If your ancestors were living in New York state at the time of the American Revolution, your line of descent is likely to take on one of a handful of forms. If your immigrant ancestor arrived before 1664, you are likely to be descended from a Dutch inhabitant of old New Netherland. After that date, however, tracing your Colonial New York genealogy down the line means your antecedents are far more likely to have been born in Great Britain (England, Wales, or to a lesser extent, Scotland or Ireland). They could also have been New Englanders who migrated to New York from Massachusetts or Connecticut, once New York was under English rule.
After the turn of the 18th century, a number of emigrants from the German Palatinate began to make their way to New York’s Mohawk Valley; however, as late as 1790 only one percent of New York heads of household were of German or French descent. On the eve of the Revolution, New Yorkers were concentrated in New York City, Long Island, and along the Hudson and Mohawk rivers, and the state trailed Massachusetts, Pennsylvania, Virginia, and North Carolina in total population.
This picture changed dramatically by the early 1800s, when New York’s population surpassed that of all other states, thanks to the pull of its extraordinary harbor, industries, hinterland, and internal improvements, as well as to the inexorable push of Western European emigrants vying for greater opportunities in a free land.
If you’re researching early New York roots, Genealogical.com (the parent publishing company who sponsors this blog) offer a wide variety of publications you could consider. Running the gamut from statewide to regional to countywide and New York City titles, this extensive collection covers they key record sources (wills, deeds, military records, marriages, etc.) that are crucial to 17th- and 18th-century New York family history. In the aggregate they touch on well over 1,000,000 New York ancestors. In the absence of official New York public records, some of titles for Upstate New York fill in the gaps, and the multi-volume sets of New York genealogies, mostly compiled from obscure, unindexed periodicals will save you an enormous amount of time in your research.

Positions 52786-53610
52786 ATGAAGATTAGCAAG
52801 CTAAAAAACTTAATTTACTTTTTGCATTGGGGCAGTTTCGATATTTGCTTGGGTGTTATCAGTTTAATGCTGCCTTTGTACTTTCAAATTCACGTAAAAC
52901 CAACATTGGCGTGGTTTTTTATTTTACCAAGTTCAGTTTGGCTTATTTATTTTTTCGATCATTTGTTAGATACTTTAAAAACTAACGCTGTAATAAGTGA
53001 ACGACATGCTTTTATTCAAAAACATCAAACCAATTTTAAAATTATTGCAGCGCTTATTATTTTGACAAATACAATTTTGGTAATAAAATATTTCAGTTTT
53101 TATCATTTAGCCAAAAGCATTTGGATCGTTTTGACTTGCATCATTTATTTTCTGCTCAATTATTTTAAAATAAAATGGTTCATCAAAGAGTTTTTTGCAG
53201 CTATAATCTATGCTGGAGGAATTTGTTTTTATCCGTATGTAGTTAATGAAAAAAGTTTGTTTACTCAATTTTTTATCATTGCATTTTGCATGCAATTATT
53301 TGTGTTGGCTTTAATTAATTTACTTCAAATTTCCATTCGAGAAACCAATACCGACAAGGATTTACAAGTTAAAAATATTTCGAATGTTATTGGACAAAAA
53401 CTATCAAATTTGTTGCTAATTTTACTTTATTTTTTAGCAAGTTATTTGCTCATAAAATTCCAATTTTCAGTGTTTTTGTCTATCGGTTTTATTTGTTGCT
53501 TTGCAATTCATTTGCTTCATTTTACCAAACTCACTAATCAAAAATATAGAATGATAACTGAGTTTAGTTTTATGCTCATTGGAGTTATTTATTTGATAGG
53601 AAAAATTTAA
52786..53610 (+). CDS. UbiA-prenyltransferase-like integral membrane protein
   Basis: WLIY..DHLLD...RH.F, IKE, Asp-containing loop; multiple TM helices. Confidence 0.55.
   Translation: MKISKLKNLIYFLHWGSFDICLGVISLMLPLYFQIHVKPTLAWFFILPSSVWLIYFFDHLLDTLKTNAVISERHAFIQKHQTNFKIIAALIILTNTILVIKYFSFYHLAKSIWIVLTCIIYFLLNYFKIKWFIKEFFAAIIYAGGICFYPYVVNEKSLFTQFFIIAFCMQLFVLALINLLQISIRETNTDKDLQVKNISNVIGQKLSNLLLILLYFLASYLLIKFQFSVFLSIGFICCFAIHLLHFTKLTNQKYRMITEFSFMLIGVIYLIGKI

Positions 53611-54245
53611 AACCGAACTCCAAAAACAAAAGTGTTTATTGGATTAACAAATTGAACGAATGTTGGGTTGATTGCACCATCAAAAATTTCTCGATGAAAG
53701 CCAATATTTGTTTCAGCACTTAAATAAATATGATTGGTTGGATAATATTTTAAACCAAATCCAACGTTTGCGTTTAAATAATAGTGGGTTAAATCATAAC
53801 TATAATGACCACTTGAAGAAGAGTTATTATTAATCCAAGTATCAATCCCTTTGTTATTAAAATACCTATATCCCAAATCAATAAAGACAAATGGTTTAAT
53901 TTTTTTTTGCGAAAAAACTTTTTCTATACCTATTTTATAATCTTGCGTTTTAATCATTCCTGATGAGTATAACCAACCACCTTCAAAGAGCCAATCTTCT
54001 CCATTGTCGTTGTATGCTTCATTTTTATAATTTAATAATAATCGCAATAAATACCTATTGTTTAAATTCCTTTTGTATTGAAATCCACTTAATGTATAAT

There are also some wonderful online resources dealing with New York history, such as the New York History Blog.
Image credit: Engraving depiction colonial New York councilors Nicholas Bayard, Stephanus van Cortlandt, and Frederick Phillipse attempting to quiet revolutionary fears at the time of Leisler’s Rebellion in New York City, 1689. By Art: Alfred Fredericks; Engraving: Albert Bobbett [Public domain], via Wikimedia Commons.